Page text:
We're a little crazy, about science!

Burnout and mental health

After yesterday’s post on the whole match situation, I figure it’s probably time to talk about burnout. Because truthfully when you work yourself past your limit and you get even a small rejection, much less a rejection of that magnitude, you’re setting yourself up for a bad time. As a society we are told to push ourselves, to work harder, to “grind” as much as we can because only then will the system acknowledge our worth and reward us for our efforts. It’s a lie and we all know it, but propaganda is a powerful thing.

The thing about burnout isn’t exactly that it by itself is bad. It is, don’t get me wrong, but it isn’t something that you hit like a wall, instead it’s like quicksand, you slowly start to sink and by the time you realize something is wrong you’re barely breathing. Yet most of us, when we find ourselves burt out and unable to focus on the work we need to, push ourselves even harder because we’re not supposed to feel this way. We are supposed to be productive and when we aren’t productive we’re told to feel bad about ourselves, I think we can all agree when you take a break you feel anxious about not producing.

I think when you’re doing a PhD or frankly any sort of advanced degree, MD for example, you fall into this trap more than you would like to admit. The problem is that were told that if we push ourselves like this, if we break every bone in our body and keep moving because we have to be that strong, if we bleed and starve and hurt, if we grind ourselves to dust, we will get a pat on the head for being a good worker.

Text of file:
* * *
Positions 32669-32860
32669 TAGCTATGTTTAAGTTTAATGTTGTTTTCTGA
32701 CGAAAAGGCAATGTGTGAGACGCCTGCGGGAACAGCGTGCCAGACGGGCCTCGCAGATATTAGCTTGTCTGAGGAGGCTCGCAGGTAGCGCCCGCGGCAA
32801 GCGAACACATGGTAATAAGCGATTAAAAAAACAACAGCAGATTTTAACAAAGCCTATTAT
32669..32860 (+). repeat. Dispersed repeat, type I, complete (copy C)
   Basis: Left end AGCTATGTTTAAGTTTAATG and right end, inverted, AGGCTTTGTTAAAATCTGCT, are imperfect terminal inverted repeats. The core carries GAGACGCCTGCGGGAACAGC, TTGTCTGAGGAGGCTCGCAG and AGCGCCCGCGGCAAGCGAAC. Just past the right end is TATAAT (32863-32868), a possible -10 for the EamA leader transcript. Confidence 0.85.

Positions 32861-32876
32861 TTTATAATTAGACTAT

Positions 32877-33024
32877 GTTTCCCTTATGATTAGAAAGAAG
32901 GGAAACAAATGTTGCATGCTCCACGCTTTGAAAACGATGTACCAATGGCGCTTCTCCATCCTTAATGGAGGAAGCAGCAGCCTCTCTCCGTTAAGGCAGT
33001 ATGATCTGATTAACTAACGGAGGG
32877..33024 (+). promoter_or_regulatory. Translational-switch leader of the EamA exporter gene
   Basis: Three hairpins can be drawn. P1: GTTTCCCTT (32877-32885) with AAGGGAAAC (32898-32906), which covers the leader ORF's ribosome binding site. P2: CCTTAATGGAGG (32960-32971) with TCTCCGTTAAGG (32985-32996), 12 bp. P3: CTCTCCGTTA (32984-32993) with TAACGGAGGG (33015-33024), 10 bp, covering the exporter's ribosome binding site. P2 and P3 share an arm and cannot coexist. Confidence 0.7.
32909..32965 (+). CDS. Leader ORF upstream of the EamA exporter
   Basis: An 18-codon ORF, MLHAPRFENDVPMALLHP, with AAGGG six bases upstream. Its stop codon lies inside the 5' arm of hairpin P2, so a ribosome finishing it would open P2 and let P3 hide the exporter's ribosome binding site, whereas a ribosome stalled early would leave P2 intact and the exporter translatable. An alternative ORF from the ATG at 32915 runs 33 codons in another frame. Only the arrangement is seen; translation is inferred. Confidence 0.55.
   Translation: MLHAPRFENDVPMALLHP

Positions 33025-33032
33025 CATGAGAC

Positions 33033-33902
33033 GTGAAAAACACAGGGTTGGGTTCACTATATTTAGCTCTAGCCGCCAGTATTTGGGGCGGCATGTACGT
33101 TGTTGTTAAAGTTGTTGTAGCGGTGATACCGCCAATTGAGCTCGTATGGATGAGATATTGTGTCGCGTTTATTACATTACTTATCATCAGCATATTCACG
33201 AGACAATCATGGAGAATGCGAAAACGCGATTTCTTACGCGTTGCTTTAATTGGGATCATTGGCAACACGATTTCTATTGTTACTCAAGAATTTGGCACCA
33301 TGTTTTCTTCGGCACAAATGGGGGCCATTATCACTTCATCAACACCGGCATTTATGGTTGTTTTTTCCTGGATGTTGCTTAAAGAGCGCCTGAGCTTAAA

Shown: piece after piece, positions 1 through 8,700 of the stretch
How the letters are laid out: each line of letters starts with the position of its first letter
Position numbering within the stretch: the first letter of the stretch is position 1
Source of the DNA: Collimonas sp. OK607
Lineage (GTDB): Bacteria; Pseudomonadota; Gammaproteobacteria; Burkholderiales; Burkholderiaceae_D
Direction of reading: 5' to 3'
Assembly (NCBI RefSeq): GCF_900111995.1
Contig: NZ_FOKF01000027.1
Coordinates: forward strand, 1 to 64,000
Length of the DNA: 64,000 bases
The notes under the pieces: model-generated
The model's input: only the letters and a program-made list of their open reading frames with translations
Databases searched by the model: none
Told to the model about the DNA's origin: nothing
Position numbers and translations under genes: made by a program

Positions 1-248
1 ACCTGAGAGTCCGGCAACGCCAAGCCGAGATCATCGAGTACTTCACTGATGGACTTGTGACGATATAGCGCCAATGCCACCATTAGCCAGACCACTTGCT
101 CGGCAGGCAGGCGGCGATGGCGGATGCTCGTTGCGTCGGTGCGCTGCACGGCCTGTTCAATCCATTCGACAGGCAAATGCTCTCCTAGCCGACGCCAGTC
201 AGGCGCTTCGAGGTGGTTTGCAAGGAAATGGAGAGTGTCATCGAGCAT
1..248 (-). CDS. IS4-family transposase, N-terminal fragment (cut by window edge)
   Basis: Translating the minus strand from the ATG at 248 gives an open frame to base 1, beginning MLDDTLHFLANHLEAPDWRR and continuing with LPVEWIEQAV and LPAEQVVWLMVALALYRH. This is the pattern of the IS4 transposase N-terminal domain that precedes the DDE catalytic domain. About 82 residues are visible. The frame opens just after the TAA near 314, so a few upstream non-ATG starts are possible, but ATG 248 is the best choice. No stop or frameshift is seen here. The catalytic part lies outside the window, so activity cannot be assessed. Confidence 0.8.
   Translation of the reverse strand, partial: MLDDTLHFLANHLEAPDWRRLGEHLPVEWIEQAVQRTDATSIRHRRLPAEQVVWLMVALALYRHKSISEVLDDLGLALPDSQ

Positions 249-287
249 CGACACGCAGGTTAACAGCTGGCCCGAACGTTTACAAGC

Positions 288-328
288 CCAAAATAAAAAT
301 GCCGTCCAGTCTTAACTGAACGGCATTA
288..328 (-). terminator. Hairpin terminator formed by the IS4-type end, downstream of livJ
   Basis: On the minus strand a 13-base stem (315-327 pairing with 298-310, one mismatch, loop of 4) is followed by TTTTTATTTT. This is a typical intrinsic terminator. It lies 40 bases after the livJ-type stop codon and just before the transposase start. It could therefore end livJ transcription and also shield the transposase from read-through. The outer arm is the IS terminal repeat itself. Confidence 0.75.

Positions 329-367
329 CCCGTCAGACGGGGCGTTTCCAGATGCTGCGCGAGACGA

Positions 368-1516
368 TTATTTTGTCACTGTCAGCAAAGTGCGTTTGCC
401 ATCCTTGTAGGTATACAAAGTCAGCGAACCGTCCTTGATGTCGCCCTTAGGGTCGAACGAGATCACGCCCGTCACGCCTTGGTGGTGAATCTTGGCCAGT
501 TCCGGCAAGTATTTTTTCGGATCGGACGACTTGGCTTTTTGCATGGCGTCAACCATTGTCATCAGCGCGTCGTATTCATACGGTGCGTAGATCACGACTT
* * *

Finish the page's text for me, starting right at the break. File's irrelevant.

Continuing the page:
Instead what we often get is a kick to the face.

Burnout puts a person in a very bad position mentally and when a small failure comes around it can feel earth shattering. When something big happens, like say not matching, it can feel like you are worthless. It’s incongruous with what we’re told, so the problem isn’t the system or the culture, clearly the problem is… us. We didn’t work hard enough, weren’t smart enough, didn’t DO enough, we weren’t deserving, so we weren’t rewarded.

The truth is that a lot of this is luck, from match to a PhD, hitting your milestones the exact way you want, or are told to do it, is not a matter of not working hard enough. You’re in the program and doing the things you’re doing because you belong, not because you aren’t doing enough. It’s the system that is the problem and the fact that we do need to rely a lot on luck to help us make the plodding march forward. However, when you’re in the middle of it, you can’t really see it and that’s the problem.

If you’re too tired to fight, then there’s nothing for you to do except rollover and I think that’s partly why the system exists the way it does. To make sure we as a society are so tired, so burnt out, we won’t question why the system is so crappy. The cost is obviously our mental health and in a lot of cases that bleeds over into our physical health, because if we’re completely honest with ourselves, they are very much related concepts.

I know I’m tired and my mental and physical health suffer. I don’t think I’m alone here.